All posts filed under: Japan

Naha Giant Tug of War – Oct 8th 2017

This afternoon the world’s biggest tug of war will take place on Route 58 in Naha City, Okinawa.  I’ll be missing it this year as I’m selling prints at the Holiday Bazaar on Camp Foster, but it’s a great thing to see if you’re in Okinawa today. (You can also drop by the bazaar!) There are parades on Kokusai Street before the main event, which starts at around 2.45pm with the ceremony, then bringing the ropes together at 3.30 and the actual tug of war happens around 4pm  (Please confirm times for 2017 yourself!). Here are a few pictures from previous years.  

Shy Guy

Nemos a.k.a. false clown anemonefish (Amphiprion ocellaris) are surprisingly brave, if not aggressive. They’ll come out of their anemone and try to intimidate larger fish or scuba divers. The pink anemonefish (Amphiprion perideraion) is far more shy. It is quite happy to stay hidden among the tentacles of an anemone and wait until the danger has past. This little fish has made home in a sebae anemone (Heteractis crispa). Seen at Horseshoe reef near Cape Manza, Okinawa, Japan.

Karate Masters Archive Project

The Karate Masters Portrait Project began on March 11, 2012 with a photo session of Yoshitaka Taira sensei and Toshimitsu Arakaki sensei. Five and a half years later, James and I are starting a parallel project to interview these masters and try to create an archive of their teachings. Once again we began with Toshimitsu Arakaki sensei, and look forward to learning a great deal over the coming years. Video offers a whole new set of challenges both technical and financial. As with the Karate Masters Portrait Project we’re striving for quality, as hopefully the content we produce will be of interest both now and in the future. The basic look of the interview is similar to the portraits with a simple black background. For portraits we used a single strobe with a beauty dish, for video we’re using a CAME-TV C700D Daylight LED Edge Light as the keylight on the face and a CAME-TV Boltzen as a rim light on the subject’s right. Here’s a test shot with me looking sleepy. The lights are …

Bull Wrestling

The Motobu Kanko Bunka Festa took place the evening after the Expo Fireworks festival. There were a few hundred rather than tens of thousands of spectators, and the entertainment was far more traditional . There was a karate demonstration by Kiyoshi Yogi, followed by some goat wrestling, folk singing, and then bull wrestling. There were five bouts of bull wrestling. The bulls locked horns, and then pushed until one of them gave up and turned away. Sometimes they can can get superficial cuts from the other bull’s horns, but they all came away uninjured and lived to see another day. Occasionally you see the giant bulls being taken for walks or even a dip in the ocean. They are pampered by their owners, living a life far better than most male cows. I wonder what happens when they get older. Can a gladiator ever earn their freedom.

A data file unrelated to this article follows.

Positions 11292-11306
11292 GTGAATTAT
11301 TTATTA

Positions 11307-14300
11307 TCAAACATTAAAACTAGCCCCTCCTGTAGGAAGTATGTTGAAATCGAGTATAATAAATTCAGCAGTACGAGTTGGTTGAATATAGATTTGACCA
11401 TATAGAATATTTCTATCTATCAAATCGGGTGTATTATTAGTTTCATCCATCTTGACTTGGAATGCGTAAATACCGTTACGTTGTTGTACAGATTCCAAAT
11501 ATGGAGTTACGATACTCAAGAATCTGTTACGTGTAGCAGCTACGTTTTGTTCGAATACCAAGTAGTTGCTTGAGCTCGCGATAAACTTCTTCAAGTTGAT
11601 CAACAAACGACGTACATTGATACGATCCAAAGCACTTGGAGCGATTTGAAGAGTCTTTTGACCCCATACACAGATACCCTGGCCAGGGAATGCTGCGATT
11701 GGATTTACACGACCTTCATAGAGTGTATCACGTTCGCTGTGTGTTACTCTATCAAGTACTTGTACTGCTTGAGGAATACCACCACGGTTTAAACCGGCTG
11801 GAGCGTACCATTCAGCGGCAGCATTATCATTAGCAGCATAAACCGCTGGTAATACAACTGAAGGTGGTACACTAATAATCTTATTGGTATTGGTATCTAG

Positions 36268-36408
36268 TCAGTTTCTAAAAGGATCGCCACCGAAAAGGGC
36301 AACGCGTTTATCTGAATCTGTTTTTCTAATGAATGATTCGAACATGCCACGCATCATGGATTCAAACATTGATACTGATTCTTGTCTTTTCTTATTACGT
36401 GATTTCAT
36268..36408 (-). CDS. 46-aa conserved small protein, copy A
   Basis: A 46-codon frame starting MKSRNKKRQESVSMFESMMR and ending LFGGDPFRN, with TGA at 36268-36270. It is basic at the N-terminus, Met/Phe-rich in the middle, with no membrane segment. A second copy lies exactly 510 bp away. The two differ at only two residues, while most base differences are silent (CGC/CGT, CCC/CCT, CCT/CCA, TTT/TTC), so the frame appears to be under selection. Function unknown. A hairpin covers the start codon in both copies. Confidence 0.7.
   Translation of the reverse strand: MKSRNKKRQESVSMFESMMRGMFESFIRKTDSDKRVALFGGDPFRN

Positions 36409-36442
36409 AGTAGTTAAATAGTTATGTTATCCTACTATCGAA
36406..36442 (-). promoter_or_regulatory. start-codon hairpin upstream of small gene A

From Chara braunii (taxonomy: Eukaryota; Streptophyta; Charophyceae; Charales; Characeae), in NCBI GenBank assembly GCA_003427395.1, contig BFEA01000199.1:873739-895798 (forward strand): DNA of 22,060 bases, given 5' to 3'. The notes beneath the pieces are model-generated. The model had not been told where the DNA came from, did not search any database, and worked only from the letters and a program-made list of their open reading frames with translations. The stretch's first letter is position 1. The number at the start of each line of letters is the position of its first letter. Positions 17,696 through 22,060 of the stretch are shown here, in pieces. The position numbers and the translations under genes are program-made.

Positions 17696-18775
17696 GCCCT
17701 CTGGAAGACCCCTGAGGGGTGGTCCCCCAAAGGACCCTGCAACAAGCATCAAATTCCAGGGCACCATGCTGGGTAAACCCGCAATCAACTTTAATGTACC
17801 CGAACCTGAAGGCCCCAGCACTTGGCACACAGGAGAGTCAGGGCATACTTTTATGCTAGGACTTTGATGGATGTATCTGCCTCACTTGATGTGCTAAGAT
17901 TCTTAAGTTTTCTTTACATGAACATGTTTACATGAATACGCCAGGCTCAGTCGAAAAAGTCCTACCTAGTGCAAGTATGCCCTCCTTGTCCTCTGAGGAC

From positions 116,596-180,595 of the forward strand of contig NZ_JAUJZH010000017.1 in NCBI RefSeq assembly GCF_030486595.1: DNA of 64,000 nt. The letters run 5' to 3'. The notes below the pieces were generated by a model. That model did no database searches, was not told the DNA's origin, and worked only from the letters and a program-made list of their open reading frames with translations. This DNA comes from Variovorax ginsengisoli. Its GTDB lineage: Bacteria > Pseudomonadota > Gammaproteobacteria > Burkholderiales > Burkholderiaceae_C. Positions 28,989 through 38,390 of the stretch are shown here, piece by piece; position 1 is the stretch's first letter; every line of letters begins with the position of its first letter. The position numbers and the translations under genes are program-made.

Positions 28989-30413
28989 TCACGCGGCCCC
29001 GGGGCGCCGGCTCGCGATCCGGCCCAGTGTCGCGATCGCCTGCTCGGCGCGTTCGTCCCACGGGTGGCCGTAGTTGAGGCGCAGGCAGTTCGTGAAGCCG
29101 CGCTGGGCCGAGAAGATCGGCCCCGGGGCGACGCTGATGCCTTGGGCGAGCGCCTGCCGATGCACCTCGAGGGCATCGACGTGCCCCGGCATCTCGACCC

In search of the frogfish!

Shawn, Hiroshi and I went out for a dive at Cape Maeda, and for the first time in a while I set up the underwater camera rig. Our main goal was to find a frogfish Shawn had previously spotted. We found him sitting on the second reef at about 25 meters deep, his pelvic and pectoral fins acting like little feet. Other creatures I snapped on our dives were nudibranchs (sea slugs), anemonefish (Nemo), and trumpetfish (both silver and yellow species). As it was a Saturday, summer, glorious weather, and a famous spot, Maeda was packed with people.  By mid-morning there was a line all the way up the steps of people waiting to get in.  (A quick P.S.A. to a couple of snorkelers we saw: if you must ignore the line and push past all the people waiting, you might want to cover up your USMC tattoos so you’re not such poor ambassadors to your corps.) Maeda’s popularity, particularly with new divers, does have a negative impact on the reef.   Ideally, divers should …

Expo Park Fireworks 2017

Another impressive Expo Park Fireworks Festival on Saturday. Very glad I live just a short walk from the event so I don’t get caught in Okinawa’s longest traffic jam of the year. Shooting fireworks against a black sky doesn’t really put the event in any context. Luckily the show started at 8pm and there was still a little color in the sky for the first 5 minutes. This was when I shot the picture above showing the fireworks, Emerald Beach, and the Orion Hotel. Then as darkness enveloped us, I got a few pics of the fireworks and reflections on the ocean.     However, my favorite firework photos are still the shots I took at the Miyajima fireworks festival where the floating torii gate of Itsukushima Shrine could be silhouette by explosions.     Saturday’s pics were shot with the Pentax K-1 with the 24-70mm f2.8 lens. The floating torii firework images were taken with the Pentax 67II medium format film camera and Fuji Provia 100F film.